“If we are sending teachers into the classroom to have honest and critical conversations about some of the most painful episodes in U.S. history, it calls for teacher craft of particularly high order. Have an inquiry mindset and invest in thoughtful ways to support teacher capacity,” stated Dr. Dee.
Dr. Bonilla echoed that last point as she claimed that the key is to include teachers in the creation of the standards. “Teachers are responsible for having these conversations with students. Therefore, it is incredibly important to support them through that development,” stated Dr. Bonilla. Both the State Board’s Social Studies Standards Advisory Committee and OSSE’s Technical Writing Committee include a number of current Pre-K–12 educators.
An integral aspect of evaluating progress is having a solid indicator of success and quantifiable metrics.
When asked how the State Board should evaluate whether they are doing a good job and/or if what they are doing is working, Shieh stated that the State Board should start by evaluating how their curriculum material is conveyed.
“Sometimes ethnic studies solely focuses on unfairness and oppression. Non-white people are defined by depression and history of victimhood or losses of non-white people. It is important that non-white people are viewed as complex, multi-dimensional, brilliant, and flawed people while also making sure we are not tokenized,” stated Shieh.
On the other hand, Dr. Perry addressed logistical steps that the State Board could take. He claimed that courses do not have to be separate to address each ethnicity, such that the concept of intersectionality can be lost when each ethnicity study is isolated. Secondly, he mentioned that the goals and measure of success are achieved when we reach a certain level of critical analysis that fits the particular age group.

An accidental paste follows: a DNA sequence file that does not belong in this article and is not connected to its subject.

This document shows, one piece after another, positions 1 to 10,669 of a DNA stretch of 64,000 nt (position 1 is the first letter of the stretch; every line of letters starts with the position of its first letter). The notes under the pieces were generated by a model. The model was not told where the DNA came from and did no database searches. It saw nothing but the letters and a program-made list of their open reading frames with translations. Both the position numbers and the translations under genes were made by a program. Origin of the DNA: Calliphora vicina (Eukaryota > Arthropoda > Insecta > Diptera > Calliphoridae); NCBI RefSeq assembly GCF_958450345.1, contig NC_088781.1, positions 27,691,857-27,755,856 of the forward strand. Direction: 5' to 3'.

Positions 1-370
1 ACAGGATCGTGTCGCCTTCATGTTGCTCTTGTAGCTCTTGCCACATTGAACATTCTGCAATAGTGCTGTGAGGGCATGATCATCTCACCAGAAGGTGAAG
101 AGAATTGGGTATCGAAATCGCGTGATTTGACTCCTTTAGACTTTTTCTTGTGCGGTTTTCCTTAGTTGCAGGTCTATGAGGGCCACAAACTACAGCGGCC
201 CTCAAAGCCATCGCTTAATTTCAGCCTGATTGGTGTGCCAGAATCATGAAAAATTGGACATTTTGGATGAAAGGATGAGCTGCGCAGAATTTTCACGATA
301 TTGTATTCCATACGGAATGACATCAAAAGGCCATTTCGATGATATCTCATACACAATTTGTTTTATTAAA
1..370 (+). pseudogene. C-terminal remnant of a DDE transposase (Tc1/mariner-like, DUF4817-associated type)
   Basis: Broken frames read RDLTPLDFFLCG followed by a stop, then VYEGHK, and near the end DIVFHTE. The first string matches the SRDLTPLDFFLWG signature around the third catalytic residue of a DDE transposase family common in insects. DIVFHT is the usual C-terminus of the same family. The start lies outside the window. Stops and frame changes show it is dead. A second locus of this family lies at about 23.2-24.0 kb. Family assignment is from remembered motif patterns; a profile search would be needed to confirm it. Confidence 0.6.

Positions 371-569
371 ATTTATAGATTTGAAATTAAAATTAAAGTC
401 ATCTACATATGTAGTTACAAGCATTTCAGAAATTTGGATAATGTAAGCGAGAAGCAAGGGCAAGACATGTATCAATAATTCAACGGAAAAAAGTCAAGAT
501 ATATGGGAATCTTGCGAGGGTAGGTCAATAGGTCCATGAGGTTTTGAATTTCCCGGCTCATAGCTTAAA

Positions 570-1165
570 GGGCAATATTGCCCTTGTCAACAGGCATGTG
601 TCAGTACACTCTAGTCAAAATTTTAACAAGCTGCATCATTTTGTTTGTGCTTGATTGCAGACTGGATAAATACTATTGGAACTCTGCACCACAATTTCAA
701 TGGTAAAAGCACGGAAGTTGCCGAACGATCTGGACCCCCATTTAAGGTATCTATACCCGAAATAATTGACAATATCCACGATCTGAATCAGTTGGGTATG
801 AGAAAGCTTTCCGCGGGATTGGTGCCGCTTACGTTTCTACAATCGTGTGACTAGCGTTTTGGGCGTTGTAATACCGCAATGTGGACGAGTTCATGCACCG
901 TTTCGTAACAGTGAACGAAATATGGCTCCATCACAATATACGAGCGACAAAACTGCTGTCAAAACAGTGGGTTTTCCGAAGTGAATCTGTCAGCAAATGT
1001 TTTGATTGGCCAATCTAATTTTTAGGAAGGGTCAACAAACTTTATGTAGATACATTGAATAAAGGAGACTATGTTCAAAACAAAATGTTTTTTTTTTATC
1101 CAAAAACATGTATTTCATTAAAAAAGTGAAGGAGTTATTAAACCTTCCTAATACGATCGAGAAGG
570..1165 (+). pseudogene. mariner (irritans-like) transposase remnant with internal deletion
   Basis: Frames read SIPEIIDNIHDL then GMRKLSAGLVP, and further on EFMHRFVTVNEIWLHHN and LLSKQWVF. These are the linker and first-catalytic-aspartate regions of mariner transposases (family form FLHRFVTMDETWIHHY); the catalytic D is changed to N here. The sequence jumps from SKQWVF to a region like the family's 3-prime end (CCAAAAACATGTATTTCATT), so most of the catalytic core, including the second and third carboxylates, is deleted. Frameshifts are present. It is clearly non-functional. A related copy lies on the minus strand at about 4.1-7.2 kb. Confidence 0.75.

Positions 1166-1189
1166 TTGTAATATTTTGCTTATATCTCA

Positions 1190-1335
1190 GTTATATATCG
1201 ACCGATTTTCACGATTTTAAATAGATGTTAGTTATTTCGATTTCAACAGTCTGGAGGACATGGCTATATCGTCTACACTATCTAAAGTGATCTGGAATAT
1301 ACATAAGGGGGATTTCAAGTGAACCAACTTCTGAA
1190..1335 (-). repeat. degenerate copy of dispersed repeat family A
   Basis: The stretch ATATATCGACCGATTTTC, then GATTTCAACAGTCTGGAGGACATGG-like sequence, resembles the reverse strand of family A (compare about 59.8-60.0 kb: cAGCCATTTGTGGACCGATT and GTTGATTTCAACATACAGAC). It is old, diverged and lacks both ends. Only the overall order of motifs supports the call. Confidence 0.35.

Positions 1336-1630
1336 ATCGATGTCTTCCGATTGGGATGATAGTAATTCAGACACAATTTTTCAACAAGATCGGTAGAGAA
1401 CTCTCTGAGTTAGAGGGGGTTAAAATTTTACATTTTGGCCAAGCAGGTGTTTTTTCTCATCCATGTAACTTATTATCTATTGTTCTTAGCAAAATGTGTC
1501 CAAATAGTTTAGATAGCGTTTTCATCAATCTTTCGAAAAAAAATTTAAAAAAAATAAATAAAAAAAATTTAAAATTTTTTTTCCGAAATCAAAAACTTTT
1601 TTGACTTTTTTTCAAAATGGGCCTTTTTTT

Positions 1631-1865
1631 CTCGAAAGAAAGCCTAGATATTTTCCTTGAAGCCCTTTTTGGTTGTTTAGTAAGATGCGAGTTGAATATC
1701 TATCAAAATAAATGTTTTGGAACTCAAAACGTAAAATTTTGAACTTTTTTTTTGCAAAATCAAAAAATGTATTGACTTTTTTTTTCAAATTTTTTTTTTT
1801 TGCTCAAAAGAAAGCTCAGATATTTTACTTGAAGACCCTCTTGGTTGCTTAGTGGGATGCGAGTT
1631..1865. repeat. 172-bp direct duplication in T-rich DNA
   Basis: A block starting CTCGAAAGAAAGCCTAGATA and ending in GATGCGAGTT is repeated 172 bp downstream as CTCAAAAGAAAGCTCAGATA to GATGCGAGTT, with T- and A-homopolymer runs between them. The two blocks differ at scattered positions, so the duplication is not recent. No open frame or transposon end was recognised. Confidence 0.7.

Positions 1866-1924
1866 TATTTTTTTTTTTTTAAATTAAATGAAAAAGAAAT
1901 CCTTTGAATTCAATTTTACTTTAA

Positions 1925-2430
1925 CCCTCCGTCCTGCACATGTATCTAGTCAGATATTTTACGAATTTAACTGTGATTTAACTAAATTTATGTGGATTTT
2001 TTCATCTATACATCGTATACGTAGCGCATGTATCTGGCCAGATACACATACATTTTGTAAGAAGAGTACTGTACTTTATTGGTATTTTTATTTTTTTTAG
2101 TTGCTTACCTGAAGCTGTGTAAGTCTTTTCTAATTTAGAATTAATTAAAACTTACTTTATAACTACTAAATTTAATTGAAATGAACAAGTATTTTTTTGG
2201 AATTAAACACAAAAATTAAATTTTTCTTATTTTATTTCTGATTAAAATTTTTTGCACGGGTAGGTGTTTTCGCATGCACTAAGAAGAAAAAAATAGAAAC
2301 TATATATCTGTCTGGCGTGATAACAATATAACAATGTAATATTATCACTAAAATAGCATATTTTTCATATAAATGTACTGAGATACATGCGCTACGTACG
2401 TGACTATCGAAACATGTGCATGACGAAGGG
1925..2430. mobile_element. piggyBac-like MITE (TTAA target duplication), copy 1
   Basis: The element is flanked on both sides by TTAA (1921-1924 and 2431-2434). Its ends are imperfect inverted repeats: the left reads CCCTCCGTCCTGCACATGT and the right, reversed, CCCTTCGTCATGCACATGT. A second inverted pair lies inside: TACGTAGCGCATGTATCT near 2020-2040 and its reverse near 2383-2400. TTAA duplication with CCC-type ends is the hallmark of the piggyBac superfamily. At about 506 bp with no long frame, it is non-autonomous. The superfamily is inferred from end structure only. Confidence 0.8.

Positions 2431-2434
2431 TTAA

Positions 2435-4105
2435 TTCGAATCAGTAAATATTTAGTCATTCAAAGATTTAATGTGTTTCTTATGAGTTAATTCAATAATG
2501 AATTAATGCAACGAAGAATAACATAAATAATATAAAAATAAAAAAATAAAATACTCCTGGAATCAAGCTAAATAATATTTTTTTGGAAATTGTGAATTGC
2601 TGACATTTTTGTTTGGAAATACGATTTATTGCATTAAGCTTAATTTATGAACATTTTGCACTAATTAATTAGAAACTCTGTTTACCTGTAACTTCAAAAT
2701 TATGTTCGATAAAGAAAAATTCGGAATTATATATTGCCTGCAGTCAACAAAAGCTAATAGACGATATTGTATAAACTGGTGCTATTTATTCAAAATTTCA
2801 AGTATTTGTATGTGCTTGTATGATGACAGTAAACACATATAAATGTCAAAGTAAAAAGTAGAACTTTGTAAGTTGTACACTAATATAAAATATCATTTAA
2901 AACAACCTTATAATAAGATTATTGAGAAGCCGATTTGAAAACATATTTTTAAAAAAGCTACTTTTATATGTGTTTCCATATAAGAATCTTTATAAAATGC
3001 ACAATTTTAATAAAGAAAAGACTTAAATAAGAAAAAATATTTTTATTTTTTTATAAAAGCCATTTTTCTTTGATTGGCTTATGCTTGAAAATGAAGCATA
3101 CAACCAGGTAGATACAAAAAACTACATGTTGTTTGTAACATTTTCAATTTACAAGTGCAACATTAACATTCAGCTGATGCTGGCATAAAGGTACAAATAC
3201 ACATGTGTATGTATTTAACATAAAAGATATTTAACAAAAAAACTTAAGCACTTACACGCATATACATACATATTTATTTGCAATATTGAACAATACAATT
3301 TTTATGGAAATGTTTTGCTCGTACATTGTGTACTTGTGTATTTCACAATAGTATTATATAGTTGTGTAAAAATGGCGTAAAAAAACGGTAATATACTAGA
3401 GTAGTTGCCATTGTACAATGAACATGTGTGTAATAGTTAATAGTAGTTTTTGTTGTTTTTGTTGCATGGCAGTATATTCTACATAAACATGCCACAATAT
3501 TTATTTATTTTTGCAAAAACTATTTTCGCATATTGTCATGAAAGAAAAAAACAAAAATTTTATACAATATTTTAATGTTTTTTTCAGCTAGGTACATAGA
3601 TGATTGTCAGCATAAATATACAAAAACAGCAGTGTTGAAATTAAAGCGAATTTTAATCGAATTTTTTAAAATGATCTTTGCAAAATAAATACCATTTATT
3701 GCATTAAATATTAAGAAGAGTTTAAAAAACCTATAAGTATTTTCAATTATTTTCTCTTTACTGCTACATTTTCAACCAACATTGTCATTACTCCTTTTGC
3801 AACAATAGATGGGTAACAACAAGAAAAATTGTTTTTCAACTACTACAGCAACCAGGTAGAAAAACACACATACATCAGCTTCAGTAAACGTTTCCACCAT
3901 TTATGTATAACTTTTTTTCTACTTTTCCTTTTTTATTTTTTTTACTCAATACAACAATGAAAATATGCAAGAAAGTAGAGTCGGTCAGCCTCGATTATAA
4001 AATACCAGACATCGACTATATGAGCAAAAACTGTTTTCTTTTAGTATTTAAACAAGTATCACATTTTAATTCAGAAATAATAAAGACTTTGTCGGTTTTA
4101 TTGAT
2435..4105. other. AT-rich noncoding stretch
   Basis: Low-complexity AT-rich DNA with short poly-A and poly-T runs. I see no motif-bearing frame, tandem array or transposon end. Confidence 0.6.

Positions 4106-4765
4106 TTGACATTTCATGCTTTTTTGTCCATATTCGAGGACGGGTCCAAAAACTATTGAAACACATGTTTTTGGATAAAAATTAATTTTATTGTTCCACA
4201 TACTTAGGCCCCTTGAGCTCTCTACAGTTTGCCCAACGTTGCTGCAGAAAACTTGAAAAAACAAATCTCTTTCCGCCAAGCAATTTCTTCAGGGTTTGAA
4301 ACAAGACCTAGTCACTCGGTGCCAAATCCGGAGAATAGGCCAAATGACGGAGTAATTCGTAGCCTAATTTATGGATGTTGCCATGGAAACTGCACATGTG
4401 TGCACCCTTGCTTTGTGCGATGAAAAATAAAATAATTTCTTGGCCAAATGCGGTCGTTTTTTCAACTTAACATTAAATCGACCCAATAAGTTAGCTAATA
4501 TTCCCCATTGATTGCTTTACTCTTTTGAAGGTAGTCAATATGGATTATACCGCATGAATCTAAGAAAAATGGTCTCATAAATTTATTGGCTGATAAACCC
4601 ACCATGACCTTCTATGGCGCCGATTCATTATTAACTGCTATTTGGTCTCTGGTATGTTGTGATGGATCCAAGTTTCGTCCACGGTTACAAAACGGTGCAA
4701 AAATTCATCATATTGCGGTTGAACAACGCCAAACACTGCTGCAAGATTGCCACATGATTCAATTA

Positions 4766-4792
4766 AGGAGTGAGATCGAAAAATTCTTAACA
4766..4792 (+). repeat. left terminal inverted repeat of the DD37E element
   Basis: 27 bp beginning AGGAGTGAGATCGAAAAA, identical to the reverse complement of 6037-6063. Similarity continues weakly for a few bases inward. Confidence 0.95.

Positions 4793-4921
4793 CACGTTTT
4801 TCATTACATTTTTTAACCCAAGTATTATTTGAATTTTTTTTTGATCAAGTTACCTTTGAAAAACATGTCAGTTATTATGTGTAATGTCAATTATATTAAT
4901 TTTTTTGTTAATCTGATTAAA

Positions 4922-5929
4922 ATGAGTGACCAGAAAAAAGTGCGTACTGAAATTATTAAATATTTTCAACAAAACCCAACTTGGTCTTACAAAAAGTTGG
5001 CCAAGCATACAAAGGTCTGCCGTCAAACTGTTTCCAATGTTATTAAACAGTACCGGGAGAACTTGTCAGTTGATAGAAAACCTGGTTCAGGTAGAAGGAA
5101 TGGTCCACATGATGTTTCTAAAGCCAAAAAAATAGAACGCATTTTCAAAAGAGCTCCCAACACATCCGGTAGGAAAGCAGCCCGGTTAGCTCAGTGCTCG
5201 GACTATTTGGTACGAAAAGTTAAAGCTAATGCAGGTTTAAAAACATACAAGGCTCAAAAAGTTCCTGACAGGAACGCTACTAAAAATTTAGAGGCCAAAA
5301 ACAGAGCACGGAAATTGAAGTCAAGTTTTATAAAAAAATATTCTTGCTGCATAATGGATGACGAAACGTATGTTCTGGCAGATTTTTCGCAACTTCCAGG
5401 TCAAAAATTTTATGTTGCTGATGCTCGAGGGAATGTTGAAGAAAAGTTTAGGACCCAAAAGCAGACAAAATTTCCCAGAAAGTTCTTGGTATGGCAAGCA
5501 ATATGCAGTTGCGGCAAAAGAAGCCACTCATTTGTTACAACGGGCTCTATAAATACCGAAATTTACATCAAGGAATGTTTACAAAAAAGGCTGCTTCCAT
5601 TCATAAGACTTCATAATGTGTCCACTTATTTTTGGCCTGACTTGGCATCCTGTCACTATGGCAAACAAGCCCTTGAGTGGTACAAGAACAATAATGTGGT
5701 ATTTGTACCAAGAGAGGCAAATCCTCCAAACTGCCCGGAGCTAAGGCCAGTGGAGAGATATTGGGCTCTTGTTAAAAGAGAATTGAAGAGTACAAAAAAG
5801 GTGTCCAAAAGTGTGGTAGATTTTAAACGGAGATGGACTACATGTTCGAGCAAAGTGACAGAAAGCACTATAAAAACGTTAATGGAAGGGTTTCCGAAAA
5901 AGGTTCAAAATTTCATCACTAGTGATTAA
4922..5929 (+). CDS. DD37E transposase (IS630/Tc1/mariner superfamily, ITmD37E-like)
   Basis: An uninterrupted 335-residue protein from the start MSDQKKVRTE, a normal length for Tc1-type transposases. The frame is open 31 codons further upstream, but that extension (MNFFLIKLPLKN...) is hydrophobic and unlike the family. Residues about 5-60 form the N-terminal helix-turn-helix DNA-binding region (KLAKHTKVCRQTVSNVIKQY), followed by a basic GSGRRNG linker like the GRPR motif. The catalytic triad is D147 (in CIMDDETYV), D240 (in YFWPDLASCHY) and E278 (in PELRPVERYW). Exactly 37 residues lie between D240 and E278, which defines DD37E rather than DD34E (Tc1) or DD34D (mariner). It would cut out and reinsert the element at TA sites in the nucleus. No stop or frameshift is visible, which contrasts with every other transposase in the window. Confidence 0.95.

“It is much easier to become separated when there are separate courses. Sustainability is also key. This is why ethnic studies should be considered a discipline and not just a forum or a discussion,” stated Dr. Perry.
When asked for a final recommendation to aid the Technical Writing Committee and the Social Studies Standards Advisory Committee, each panelist expressed sentiments of hope and relayed the importance of this work.
Dr. Dee reiterated the importance of an improvement-science mindset and creating a psychologically safe space in which students can risk being engaged and motivated. A step towards this direction would be to create distinct standards for different grade levels. Furthermore, he emphasized exploring the concept of making ethnic studies a graduation requirement versus an elective course, or both.
Shieh urged the committees to carefully consider the geographic location and community responses. “What would having an “A” in ethnic studies look like for you? If a student gets an “F” in ethnic studies, what does that mean?” questioned Shieh.
Furthermore, she emphasized that when crafting standards related to ethnic studies to not permit nor perpetuate the racializing of issues and to realize that understanding differences is only the tip of the iceberg.
Bonilla advocated for leaving room for flexibility for teachers and not overprescribing a standard. A strong ethnic studies experience might look different for different classrooms.
Finally, Dr. Perry concluded the evening by discussing the importance of nomenclature and explaining to people what ethnic studies is, the inclusion of community voices through the entire decision-making process, and not giving up hope.
“It [ethnic studies] is not something that will be finished once the standards are implemented; you are going to have to continually sell the message and might be surprised by who you will have to sell it to,” stated Dr. Perry.